using a Samsung TV as computer screen

I recently replaced my two 22 Inch computer screens with a 40 Inch, 4K Samsung TV. these things are incredibly cheap and make for a good PC monitor with a little tuning:

the right display settings

by default a TV has tons of image optimizers to make any possible source look good on your tv. however, that doesn't work out quite so well when all you want to see is one pixel per pixel in the exact color as the computer delivers it. Luckily on a Samsung TV you can simply change you source type to PC by pressing the source button and then pressing the up key after selecting the source where your computer is attached. now chose edit and switch to PC. this will remove all “enhancers” and provide you with a nice clean picture.

turning the TV on after the PC wakes up from standby

now this was a little more complicated: when the PC goes into standby or suspends the screen by dpms, the samsung TV stays on for a little while displaying a “no signal found, switch source” message. after a while it will then simply switch off. the main problem is now, that it won't turn on, once the signal returns. so after moving your mouse around, you need to grab the remote and turn on your tv. depending on your os, there are probably different ways to monitor your display output state and to invoke some scripts upon wakeup but the problem is, that the samsung screen cannot be turned on via its ethernet port because when the tv is turned off, it also turns off its ethernet card. Luckily, it still listens to HDMI-CEC commands. Sadly though, NVIDIA cards don't support HDMI-CEC while intel and most other graphics adapters do support it. Of course i am using an Nvidia card, so i had to come up with a little workaround: I am using a Raspberry Pi with an HDMI cable attached to it to turn on the monitor. You can indeed turn on the TV via a CEC command on HDMI2 and the TV will still stay on HDMI1 where it was when it was turned off.. that makes all this a whole lot simpler. So here is how I did that. you may of course run more code on the raspberry and less on your pc like, write a web service for your Rpi that will turn on your screen if you prefer that solution :) i just wanted something quick and dirty:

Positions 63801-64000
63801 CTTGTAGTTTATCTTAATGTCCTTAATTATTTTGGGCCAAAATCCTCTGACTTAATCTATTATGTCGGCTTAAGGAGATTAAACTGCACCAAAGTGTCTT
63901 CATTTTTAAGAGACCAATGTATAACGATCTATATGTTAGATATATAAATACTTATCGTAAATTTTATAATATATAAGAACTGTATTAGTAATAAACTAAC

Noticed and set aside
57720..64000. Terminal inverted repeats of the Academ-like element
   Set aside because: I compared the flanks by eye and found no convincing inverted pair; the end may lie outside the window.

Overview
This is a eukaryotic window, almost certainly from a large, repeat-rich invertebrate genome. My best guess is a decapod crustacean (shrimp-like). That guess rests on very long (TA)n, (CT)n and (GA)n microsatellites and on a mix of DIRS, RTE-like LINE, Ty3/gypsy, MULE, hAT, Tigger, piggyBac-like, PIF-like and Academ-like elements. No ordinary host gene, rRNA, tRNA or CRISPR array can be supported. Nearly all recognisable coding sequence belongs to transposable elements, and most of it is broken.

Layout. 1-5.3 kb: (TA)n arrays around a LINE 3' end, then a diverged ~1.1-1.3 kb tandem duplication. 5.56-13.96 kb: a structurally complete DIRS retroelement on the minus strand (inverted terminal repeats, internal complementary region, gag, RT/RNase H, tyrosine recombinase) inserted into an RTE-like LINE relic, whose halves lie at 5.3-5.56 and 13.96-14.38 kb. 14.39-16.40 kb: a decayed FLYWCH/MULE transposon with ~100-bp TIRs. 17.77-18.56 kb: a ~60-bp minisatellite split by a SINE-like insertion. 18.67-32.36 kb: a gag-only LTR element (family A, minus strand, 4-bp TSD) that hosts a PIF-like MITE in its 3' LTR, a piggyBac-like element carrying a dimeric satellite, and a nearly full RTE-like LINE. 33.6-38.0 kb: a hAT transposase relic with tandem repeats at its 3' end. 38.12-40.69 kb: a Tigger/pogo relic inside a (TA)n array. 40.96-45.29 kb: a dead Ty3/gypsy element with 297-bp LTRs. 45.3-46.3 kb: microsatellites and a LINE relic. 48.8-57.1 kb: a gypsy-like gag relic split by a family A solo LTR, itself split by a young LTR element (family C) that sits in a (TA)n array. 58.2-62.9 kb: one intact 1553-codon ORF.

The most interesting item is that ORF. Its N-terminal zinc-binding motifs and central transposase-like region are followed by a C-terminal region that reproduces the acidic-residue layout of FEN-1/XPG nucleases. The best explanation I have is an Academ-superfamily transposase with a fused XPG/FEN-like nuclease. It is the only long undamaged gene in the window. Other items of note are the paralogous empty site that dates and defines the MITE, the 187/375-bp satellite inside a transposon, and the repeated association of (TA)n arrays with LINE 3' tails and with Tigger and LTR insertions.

1. download and install raspbian (the light version will do, no need for graphical output)
  2. on the raspberry:
    1. connect raspberry pi to a free HDMI port on your screen
    2. enable ssh:
      systemctl enable ssh
      systemctl start sshd
    3. change the password for the pi user
    4. set up password less ssh from your computer's root user to the raspberri's pi user.
    5. install cec utils:
      apt install cec-utils
    6. set a fixed ip either by configuring it on the os or by adding a dhcp reservation
  3. on your computer (assuming it is running ubuntu-gnome or anything similar) you can then use this script wich could be saved to /opt/checkScreen.sh:
    #!/bin/bash
    while true; do
    	xset -q | grep "Monitor is On"
    	if [ $? -eq 1 ]; then
    		if [ "`cat /tmp/displaystate`" != "off" ]; then 
    			ssh pi@192.168.168.63 'echo 'standby 0' | cec-client -s RPI'
    			echo "off" > /tmp/displaystate
    		fi
    		sleep 1
    	else 
    		if [ "`cat /tmp/displaystate`" != "on" ]; then 
    	                ssh pi@192.168.168.63 'echo 'on 0' | cec-client -s RPI'
    	                echo "on" > /tmp/displaystate
    	        fi
    		sleep 10
    	fi
    done
  4. now make sure this script is started as background process on boot. I simply added it to the autostart list of applicatoins in gnome. Here is the command I autostart:
    /opt/checkScreen.sh > /dev/null 2>&1 &
  5. in order to test if everything is working, you can force your screen to standby by running this command in a terminal
    xset dpms force suspend

    . your tv should switch off in no more then 10 seconds and it should swick back on in about 1 second after moving the mouse